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H-1B - TEMPORARY WORKER A FAST TRACK TO COME TO THE U.S.

The H-1B applicant enters the U.S. as a specialty worker or professional for a temporary time period unlike the job creation investors’ visas that ultimately become permanent residents. Dual intent is allowed for the H-1B as it is not necessary to prove an address abroad. The H-1B visa holder may have both a short term intent to leave the U.S. after the temporary authorization expires and also a long term intent to return as a permanent resident when the quota immigrant category becomes available. For example, a computer programmer who has come to the U.S. as an H-1 for a limited time, either for 3 or 6 years, may also have a permanent residence application pending at the same time. The permanent residence quota category may require a wait of several years depending on the country of nationality. If the quota is not current at the time the last extension has expired, the H-1B holder would have to return to his/her country to await the grant of permanent residence through quota availability This may then entail a wait of years abroad. The desire on the part of the H-1B candidate for permanent residence does not disqualify the H-1B candidate from having H-1B status because of the dual intent doctrine. Even though for example a permanent resident visa is pending for an applicant, he/she may still apply for an extension of the H, L, E-1 and E-2, and O and P categories.
An H-1B visa is a work authorization for a person in a specialty occupation or a profession; or a fashion model of distinguished merit and ability who is coming temporarily to the U.S. A baccalaureate degree from a university or its equivalent is the minimum requirement. A Labor Condition application must be filed, proving that the applicant will
receive the prevailing wage for the specialty occupation in the area he/she will work in the U.S. Sixty Five Thousand H-1B visas are available annually, with an additional 20,000 for applicants
who have graduated from an American University with a level of education equivalent to a Master’s Degree or higher. The H-1B holder can receive up to 6 years of authorized stay. If the H-1B holder resides fewer than 6 months of the year in the U.S. annually, he/she may be extended in the H-1B status indefinitely.
If an H-1B holder has applied for permanent residence through a Labor Certification and a Preference and 365 days have elapsed since the filing of the Labor Certification, the H-1B’s status may be extended in one year increments until permanent residence is granted.
The H-1B status holder who is in status may change companies at will and may start to work for the new employer as soon as the new application is filed with the Immigration Service. It is not necessary to wait until the application is approved.
H-1B status requires a university degree or its equivalent, although if an applicant is short of the full degree, work experience of increasing responsibility for 3 years of experience have been held to be the equivalent of one year of university. An accredited evaluation company may estimate the equivalence of education and experience to evaluate if the candidate has the equivalent of a university degree.
The H-1B status requires a theoretical and practical application of a highly specialized knowledge and attainment of a university degree or its equivalent in the specific field for which the candidate is seeking the position being appraised by the Immigration Service.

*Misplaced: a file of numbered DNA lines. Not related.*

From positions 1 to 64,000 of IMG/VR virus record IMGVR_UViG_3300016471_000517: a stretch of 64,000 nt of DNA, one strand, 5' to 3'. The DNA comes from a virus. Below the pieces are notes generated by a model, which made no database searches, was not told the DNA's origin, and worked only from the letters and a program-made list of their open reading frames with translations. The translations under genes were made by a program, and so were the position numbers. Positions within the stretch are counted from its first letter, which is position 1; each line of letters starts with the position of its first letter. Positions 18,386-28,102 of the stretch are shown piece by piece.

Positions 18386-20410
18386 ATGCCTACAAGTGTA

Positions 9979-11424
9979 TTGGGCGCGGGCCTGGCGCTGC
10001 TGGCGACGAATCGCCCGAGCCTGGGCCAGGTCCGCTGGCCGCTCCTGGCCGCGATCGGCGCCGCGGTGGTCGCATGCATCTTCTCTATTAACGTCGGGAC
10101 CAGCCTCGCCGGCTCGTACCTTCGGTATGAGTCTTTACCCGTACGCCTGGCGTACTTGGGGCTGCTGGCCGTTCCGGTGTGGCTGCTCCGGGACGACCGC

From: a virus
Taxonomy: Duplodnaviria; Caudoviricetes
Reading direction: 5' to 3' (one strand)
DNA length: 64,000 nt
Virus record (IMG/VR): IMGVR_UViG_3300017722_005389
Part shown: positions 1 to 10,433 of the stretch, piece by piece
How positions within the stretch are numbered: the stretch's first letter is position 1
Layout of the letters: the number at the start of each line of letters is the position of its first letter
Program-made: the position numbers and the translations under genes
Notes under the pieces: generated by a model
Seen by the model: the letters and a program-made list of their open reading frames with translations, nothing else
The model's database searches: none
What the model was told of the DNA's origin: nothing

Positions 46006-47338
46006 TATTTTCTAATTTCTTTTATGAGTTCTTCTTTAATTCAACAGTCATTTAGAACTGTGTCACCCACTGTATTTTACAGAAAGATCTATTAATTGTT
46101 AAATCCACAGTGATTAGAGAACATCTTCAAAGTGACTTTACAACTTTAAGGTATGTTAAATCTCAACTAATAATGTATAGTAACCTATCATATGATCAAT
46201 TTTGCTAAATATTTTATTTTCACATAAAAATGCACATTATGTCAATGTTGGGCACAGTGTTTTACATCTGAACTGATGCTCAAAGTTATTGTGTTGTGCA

The H-1B applicant enters the U.S. as a specialty worker or professional for a temporary time period unlike the job creation investors’ visas that ultimately become permanent residents. Dual intent is allowed for the H-1B as it is not necessary to prove an address abroad. The H-1B visa holder may have both a short term intent to leave the U.S. after the temporary authorization expires and also a long term intent to return as a permanent resident when the quota immigrant category becomes available. For example, a computer programmer who has come to the U.S. as an H-1 for a limited time, either for 3 or 6 years, may also have a permanent residence application pending at the same time. The permanent residence quota category may require a wait of several years depending on the country of nationality. If the quota is not current at the time the last extension has expired, the H-1B holder would have to return to his/her country to await the grant of permanent residence through quota availability This may then entail a wait of years abroad. The desire on the part of the H-1B candidate for permanent residence does not disqualify the H-1B candidate from having H-1B status because of the dual intent doctrine. Even though for example a permanent resident visa is pending for an applicant, he/she may still apply for an extension of the H, L, E-1 and E-2, and O and P categories.An H-1B visa is a work authorization for a person in a specialty occupation or a profession; or a fashion model of distinguished merit and ability who is coming temporarily to the U.S. A baccalaureate degree from a university or its equivalent is the minimum requirement. A Labor Condition application must be filed, proving that the applicant will receive the prevailing wage for the specialty occupation in the area he/she will work in the U.S. Sixty Five Thousand H-1B visas are available annually, with an additional 20,000 for applicantswho have graduated from an American University with a level of education equivalent to a Master’s Degree or higher. The H-1B holder can receive up to 6 years of authorized stay. If the H-1B holder resides fewer than 6 months of the year in the U.S. annually, he/she may be extended in the H-1B status indefinitely.If an H-1B holder has applied for permanent residence through a Labor Certification and a Preference and 365 days have elapsed since the filing of the Labor Certification, the H-1B’s status may be extended in one year increments until permanent residence is granted.The H-1B status holder who is in status may change companies at will and may start to work for the new employer as soon as the new application is filed with the Immigration Service. It is not necessary to wait until the application is approved.H-1B status requires a university degree or its equivalent, although if an applicant is short of the full degree, work experience of increasing responsibility for 3 years of experience have been held to be the equivalent of one year of university. An accredited evaluation company may estimate the equivalence of education and experience to evaluate if the candidate has the equivalent of a university degree. The H-1B status requires a theoretical and practical application of a highly specialized knowledge and attainment of a university degree or its equivalent in the specific field for which the candidate is seeking the position being appraised by the Immigration Service.